On ViewKristen Lorello
Bayne Peterson: Mirage
October 18–November 12, 2022
“These things are BANANAS,” commented another visitor to Bayne Peterson’s Mirage on view at Kristen Lorello. He wasn’t wrong. Peterson’s sculptures (all 2022) are mesmerizing. Carving them from dyed plywood, and hewing them into soft, sinuous forms, the artist reveals psychedelic grains in the wood that, when joined seamlessly with other colors and patterning, develop deliciously trippy environments. While finished fully and colorfully in the round, the sculptures clearly have a front and a back and cast intricate dapples of positive and negative light and shadow onto the walls behind them, like a Hudson River Landscape-era David Smith meeting a Ken Price ceramic confection. Until I came right up to them, I couldn’t believe they were wood.
As the gallery’s press release notes, Peterson suffers—and possibly benefits—from two different strains on his visual perception: a type of ocular migraine called “scintillating scotomas,” in which blindspots appear in the vision and can create flashes between dark and light or sparkly color effects, and a “macular pucker,” which causes one of his eyes to see straight lines as wavy. These conditions must at least occasionally be exhausting and possibly even painful, as the title Thinking about Seeing Clearly suggests, but Peterson turns them to good effect, demonstrating in Macular Pucker what the results for him might appear to be. The most anthropomorphic of the works in the show, Macular Pucker juxtaposes straight or “normal” vision through a round hole on the sculpture’s left, which permits the wood’s grains to run in orderly lines, and puckered vision on the right, for which its scalloped hole creates ripples and wavers in kind.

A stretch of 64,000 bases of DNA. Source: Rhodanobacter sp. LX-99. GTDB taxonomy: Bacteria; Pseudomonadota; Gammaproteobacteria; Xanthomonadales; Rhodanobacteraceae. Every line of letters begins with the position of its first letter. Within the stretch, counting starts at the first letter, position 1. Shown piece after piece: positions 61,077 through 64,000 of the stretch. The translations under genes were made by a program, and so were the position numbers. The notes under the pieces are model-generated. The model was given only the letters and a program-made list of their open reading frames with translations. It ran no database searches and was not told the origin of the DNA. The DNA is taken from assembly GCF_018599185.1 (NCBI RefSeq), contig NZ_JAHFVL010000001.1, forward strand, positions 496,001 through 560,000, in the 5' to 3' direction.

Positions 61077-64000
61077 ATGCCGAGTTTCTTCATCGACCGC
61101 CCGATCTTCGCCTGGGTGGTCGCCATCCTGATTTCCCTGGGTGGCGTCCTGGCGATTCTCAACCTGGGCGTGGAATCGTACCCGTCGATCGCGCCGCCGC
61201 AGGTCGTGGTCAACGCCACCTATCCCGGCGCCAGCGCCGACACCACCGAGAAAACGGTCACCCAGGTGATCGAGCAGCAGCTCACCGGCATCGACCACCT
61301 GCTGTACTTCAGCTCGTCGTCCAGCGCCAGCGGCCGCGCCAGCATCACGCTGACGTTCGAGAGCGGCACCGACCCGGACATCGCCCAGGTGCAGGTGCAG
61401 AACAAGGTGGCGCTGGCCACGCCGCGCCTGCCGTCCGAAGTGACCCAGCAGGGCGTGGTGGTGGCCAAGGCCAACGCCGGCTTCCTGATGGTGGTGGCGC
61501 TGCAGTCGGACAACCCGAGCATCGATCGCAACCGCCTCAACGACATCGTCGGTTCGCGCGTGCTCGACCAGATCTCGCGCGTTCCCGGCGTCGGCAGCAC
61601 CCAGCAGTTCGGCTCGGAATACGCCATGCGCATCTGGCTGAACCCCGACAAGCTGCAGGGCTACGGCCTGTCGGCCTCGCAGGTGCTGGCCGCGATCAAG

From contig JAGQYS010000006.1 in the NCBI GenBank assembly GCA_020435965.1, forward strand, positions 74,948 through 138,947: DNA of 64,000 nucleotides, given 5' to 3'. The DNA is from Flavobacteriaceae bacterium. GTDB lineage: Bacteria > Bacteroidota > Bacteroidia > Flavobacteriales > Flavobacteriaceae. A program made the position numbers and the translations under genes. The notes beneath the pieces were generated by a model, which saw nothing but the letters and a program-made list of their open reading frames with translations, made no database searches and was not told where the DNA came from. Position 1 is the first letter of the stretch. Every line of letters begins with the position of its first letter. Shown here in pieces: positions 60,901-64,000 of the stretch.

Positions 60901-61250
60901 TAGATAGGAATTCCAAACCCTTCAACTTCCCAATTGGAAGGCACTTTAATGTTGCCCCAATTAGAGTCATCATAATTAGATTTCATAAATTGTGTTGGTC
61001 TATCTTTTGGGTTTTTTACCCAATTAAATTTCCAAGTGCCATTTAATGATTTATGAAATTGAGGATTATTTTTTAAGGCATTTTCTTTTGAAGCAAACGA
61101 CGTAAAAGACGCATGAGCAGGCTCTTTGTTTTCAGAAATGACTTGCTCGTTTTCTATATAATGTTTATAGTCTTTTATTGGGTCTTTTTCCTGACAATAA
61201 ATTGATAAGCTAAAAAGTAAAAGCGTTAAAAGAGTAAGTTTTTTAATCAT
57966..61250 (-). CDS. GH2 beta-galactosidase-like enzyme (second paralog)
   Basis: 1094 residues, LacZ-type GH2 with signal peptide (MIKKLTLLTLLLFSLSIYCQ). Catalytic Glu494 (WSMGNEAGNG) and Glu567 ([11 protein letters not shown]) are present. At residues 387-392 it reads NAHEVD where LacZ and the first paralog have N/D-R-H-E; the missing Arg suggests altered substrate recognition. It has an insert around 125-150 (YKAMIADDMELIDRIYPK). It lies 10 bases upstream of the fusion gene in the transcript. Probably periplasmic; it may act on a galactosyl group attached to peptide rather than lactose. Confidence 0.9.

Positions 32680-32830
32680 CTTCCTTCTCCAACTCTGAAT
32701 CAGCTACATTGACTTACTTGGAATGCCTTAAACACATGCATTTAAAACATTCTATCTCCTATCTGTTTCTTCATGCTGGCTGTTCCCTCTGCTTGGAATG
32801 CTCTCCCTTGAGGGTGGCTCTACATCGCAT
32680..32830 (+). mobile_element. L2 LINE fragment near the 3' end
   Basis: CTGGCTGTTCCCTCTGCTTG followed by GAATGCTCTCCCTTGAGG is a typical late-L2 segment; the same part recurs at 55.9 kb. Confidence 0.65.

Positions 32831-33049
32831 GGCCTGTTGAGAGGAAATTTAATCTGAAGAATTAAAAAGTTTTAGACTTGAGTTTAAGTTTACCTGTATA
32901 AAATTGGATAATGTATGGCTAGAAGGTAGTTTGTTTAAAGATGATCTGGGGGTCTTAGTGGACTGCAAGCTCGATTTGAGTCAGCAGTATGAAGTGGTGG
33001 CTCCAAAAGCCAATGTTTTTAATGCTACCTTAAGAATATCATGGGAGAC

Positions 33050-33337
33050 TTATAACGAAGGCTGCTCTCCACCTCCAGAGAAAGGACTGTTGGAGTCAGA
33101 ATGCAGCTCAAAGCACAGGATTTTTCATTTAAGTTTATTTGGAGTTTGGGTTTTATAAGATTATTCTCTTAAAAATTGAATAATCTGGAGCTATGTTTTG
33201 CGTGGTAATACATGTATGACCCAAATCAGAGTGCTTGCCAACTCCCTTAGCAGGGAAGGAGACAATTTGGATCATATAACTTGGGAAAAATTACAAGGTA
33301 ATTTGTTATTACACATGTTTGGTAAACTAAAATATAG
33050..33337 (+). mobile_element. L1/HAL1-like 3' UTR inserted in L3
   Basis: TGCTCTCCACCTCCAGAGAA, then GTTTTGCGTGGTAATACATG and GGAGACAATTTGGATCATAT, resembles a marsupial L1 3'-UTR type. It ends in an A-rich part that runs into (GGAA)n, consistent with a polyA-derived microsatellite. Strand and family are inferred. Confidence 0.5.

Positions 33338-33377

Other sculptures conjure images of intricately composed landscapes. Untitled reminds me of a tree in full bloom with its red, blue, green, and orange almost-checkerboard interrupted by oval magnolia or persimmon leaf voids. It sits on a base with three hollows filled with tiny turned-wood egg forms. Another Untitled, a green and orange vertical construction with wide bands of magenta, recalls coral reefs seen from above the water, not least because it is installed at just above waist height. This impression is further driven home by the sculpture’s swaying outline and reiterated as the wood makes wavelets on its surface. Magenta is a perplexing color in the artist’s lexicon: it has no wavelength and therefore doesn’t strictly exist for human beings (our visual imaginations fill in the gaps and we “see” it), but it might be observed by creatures that possess more opportunities for seeing ultraviolet light, like mantis shrimp, an animal whose vision Peterson has imagined in earlier work.
Precursor I features two upright forms perched on a pillowy base. They respond to each other’s curves, swooning back and forth as if in a dance. The squarely vertical grains might make them feel staunch and upright, but the forms’ curves are also echoed by grains that billow themselves. Those colors then serve somehow almost as contour lines and softening agents, while also leading us to believe we see built-in highlights. It seems to be liquified and buffeted at the same time. These singular small sculptures evoke our world and others while creating ecosystems by and for themselves. They could easily occupy pride of place in an early modern treasury or Wunderkammer or as part of a particularly groovy holiday tablescape.